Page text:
CHENNAI: On the face of it, the Information Technology sector is set to pay around 3 per cent more tax under the GST regime, but they will be able to claim input tax credits on services they buy. While the input credits provision will only offset the increase in costs a little, that is not the biggest problem as the July 1 rollout nears.
“There are a lot of nitty-gritties that we have no clarity on. And these, primarily dealing with compliance, might make it difficult for the sector,” admitted R Chandrasekhar, president of the National Association of Software and Services Companies (NASSCOM), the apex lobby group for the Indian IT industry.
Other tax experts agree. “For IT, taxes are going from around 15 per cent to 18 per cent for services. Now, this is unlikely to impact consumers majorly. Buyer can take input credit for services used, but there are issues,” pointed out Sachin Menon, partner and head -- indirect tax, KPMG India. Export of services, a large revenue earner for the sector, are zero-rated, meaning companies will not have to pay taxes on exports. However, classification of what constitutes an export poses a few issues.
If companies have overseas branch and they provide a service to these branches, the product might not be considered an export. “This is an anomaly,” said Menon. Even with standard exports, if the forex (payment) is not received within 180 days, the income becomes taxable.
Yet another point of concern is the provision of intra-company services, which now need to be valued and taxes paid for under GST.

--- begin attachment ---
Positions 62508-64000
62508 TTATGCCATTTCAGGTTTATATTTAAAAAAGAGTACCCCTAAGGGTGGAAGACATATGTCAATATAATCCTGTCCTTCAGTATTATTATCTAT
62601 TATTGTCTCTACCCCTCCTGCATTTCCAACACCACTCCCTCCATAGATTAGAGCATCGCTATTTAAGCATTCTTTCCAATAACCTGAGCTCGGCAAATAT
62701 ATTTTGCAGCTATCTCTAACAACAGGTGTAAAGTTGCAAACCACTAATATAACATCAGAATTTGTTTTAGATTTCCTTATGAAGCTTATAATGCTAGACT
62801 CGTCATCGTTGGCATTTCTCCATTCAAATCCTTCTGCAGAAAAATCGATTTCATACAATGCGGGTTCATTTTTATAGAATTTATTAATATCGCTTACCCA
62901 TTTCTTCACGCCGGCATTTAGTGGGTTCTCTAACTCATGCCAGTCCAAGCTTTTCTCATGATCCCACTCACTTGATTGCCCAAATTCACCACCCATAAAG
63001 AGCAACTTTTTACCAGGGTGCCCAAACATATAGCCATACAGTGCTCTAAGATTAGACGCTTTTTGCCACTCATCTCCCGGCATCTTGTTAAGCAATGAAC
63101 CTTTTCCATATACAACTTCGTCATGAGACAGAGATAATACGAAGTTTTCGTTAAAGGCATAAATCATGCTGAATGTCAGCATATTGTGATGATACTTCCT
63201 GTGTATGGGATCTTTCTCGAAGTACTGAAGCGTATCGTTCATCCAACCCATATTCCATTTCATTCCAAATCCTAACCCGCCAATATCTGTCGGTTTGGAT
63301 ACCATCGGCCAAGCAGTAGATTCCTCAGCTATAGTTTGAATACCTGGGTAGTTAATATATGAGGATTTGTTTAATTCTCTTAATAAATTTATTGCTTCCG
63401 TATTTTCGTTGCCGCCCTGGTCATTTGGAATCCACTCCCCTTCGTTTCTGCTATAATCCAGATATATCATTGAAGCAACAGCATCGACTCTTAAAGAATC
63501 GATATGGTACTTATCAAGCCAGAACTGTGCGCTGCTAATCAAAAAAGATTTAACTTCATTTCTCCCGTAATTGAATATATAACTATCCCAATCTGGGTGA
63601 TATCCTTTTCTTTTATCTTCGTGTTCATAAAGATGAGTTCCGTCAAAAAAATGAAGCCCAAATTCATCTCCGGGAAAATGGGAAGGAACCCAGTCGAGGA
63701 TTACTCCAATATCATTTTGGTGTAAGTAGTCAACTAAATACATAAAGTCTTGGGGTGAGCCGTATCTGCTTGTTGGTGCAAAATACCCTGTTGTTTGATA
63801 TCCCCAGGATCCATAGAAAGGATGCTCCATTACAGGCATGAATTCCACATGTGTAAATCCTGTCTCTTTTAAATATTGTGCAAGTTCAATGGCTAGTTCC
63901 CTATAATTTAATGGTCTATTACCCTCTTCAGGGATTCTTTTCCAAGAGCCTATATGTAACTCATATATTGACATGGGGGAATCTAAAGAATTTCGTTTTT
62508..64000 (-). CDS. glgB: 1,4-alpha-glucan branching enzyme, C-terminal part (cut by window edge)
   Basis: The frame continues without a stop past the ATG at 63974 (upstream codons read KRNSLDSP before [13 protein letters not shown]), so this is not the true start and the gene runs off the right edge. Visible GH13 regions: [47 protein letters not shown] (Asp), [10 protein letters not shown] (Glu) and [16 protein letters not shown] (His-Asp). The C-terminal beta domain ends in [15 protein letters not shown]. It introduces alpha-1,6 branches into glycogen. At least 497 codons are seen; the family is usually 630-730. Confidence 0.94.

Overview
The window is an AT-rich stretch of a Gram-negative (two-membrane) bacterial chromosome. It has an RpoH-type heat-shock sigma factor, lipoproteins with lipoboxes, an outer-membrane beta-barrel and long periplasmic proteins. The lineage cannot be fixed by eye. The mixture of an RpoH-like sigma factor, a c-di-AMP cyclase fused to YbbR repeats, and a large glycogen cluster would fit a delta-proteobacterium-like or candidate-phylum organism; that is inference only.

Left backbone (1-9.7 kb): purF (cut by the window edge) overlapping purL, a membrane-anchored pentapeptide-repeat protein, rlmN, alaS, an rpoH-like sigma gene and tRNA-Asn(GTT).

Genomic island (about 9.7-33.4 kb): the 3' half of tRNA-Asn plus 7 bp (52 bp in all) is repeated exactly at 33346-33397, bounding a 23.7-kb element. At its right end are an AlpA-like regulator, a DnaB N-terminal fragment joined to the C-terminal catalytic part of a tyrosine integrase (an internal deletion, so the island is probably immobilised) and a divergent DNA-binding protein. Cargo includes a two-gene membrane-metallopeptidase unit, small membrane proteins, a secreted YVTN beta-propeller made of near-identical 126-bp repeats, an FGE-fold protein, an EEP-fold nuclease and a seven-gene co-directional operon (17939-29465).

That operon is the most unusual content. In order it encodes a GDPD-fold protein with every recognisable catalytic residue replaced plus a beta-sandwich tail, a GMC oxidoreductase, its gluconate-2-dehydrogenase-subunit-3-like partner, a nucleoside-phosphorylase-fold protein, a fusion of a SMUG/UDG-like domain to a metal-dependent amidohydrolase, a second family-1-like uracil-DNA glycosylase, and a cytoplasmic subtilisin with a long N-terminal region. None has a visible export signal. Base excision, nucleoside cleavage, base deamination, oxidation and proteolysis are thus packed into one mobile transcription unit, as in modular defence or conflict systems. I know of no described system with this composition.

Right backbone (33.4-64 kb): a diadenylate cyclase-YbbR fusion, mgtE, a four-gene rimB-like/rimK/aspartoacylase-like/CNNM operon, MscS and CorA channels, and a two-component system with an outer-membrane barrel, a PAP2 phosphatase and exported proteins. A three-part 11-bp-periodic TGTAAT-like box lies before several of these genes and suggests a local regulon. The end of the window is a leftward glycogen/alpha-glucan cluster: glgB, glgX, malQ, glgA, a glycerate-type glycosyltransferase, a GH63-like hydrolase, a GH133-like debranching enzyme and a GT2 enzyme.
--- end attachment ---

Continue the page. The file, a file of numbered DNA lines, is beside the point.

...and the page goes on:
“But there is no clarity on how this valuation process would be done. We were told that self-declarations would be enough, however, we have not seen this provision announced yet. Valuations of services sold externally are easier since there is a contract that stipulates value. If not clarified, this might lead to a lot of litigation, because the tax officials do not have the expertise to value software services when it is intra-firm,” Chandrasekharan said.
However, the industry doesn’t see only problems. The GST is set to rapidly expand the number of companies that require digital services, leading to the addition of thousands of potential customers. “The pluses are largely indirect and we stand behind the GST because it will be an overall booster or the economy. We just hope that the transition will not result in a lot of pain for the sector,” concluded Chandrasekhar.